Road traffic situation improves but spike in accidents involving elderly pedestrians SINGAPORE: The general road traffic situation improved in 2019, with fewer accidents, injuries and fatalities, the Singapore Police Force (SPF) said in a news release on Monday (Feb 10). Statistics from the Annual Road Traffic Situation 2019 report from police also showed that the number of fatal accidents and fatalities fell to a record low. However, police said an increase in the number of accidents involving elderly pedestrians and motorcyclists continued to be of concern. The number of accidents and violations from speeding and red-light running also went up. Overall, the number of fatal accidents decreased by 3.3 per cent to 116 cases in 2019, from 120 cases in 2018.

Traffic Offences in Singapore: Demerit Points & Composition Fines (2020 Update) (Photo Credit: Singapore Police Force) Updated: 25 August 2020 Here is the full list of traffic offences that carry demerit points and composition fines in Singapore. Known as the Driver Improvement Points System (DIPS), it was implemented by the Traffic Police in 1983. Under DIPS, any driver who accumulates 24 demerit points within 24 months will be suspended from driving. If a driver has been previously suspended, he can only accumulate up to 12 demerit points within 12 months before he is liable for another suspension.

Suspension and Revoke of the Drivers’ Licence – Drink Driving in Singapore ( Singapore Context)Under the road traffic act Section 48: Driving Licence WILL NOT BE GRANTED to any applicant if there is another licence held by the applicant which is suspended or revoked. The applicant is also not allowed to go on the roads during the period of suspension or revoke ( meaning not allowed to drive or ride a car or motorbike). Under this section( Road Traffic Act Part II Licencing of Drivers), as long as the person is under suspension or revoke, he will not be allowed to hold another drivers’ licence, be it any class. He will also not be able to learn driving ( practical ) as he will not be able to obtain the provisional licence. Suspension And Revoke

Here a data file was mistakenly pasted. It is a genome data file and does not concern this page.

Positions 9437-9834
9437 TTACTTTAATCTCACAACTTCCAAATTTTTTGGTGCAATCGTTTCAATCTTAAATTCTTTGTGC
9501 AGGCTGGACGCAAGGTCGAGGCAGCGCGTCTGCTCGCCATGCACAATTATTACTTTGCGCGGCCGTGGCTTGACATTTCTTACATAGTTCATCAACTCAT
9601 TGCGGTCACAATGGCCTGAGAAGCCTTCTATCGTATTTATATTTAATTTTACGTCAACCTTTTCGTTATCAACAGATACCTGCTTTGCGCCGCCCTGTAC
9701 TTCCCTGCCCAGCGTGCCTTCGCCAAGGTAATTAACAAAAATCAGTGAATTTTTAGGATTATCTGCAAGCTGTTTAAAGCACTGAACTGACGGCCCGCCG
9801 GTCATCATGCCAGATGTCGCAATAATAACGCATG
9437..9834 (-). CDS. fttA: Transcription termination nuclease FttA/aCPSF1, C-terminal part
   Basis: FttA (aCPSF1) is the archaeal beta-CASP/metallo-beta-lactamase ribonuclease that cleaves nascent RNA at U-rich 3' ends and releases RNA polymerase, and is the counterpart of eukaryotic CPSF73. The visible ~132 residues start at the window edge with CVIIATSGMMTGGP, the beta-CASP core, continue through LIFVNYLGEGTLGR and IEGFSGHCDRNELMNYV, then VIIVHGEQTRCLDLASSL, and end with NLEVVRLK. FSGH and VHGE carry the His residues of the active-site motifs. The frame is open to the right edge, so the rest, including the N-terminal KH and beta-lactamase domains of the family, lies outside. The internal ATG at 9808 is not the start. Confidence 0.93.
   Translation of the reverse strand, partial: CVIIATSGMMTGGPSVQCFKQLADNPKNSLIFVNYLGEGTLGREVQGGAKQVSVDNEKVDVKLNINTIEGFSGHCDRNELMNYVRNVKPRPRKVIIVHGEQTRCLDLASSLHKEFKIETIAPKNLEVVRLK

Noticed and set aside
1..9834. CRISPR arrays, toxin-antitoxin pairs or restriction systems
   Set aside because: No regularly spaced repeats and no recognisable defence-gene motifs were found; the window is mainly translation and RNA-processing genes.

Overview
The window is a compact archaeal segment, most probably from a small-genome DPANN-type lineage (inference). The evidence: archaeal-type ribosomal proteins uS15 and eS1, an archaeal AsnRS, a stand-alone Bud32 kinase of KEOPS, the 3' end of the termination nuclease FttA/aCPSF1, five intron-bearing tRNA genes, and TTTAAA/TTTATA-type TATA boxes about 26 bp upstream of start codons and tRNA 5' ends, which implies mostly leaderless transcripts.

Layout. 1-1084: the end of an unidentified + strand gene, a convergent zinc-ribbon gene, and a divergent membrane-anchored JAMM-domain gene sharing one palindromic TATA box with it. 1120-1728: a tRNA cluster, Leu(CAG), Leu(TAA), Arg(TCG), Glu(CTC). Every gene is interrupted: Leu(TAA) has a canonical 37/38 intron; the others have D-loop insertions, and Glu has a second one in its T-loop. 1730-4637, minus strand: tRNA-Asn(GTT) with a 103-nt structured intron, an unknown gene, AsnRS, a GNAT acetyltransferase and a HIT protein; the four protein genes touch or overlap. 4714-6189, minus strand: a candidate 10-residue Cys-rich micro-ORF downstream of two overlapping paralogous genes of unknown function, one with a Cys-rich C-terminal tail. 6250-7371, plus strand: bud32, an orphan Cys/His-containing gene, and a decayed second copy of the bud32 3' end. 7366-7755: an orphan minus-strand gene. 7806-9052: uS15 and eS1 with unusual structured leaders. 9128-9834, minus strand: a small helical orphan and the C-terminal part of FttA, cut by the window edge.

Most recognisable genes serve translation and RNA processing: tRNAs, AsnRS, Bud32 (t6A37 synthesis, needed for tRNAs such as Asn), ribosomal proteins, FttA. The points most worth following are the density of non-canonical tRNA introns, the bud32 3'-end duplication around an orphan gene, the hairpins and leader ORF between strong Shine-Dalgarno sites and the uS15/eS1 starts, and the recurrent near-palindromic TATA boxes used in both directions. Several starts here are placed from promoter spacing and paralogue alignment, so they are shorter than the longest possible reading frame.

Higher fines for motorists, pedestrians and cyclists from April: MHA SINGAPORE: The Ministry of Home Affairs (MHA) will raise fines for road traffic offences starting Apr 1, in a bid to strengthen deterrence against irresponsible driving. In a press release on Thursday (Feb 21), MHA said that raising composition sums, or fines, would ensure that they remain effective as a deterrent and curb the uptrend in road traffic offences. "It is important to nip unsafe driving in the bud, before serious accidents happen and people are killed or hurt," said MHA. READ: More drink-driving accidents, motorists running red lights: Police "For road traffic offences that do not involve egregious driving behaviour and do not result in harm caused to others, the offence may be compounded, in lieu of prosecution," the ministry added.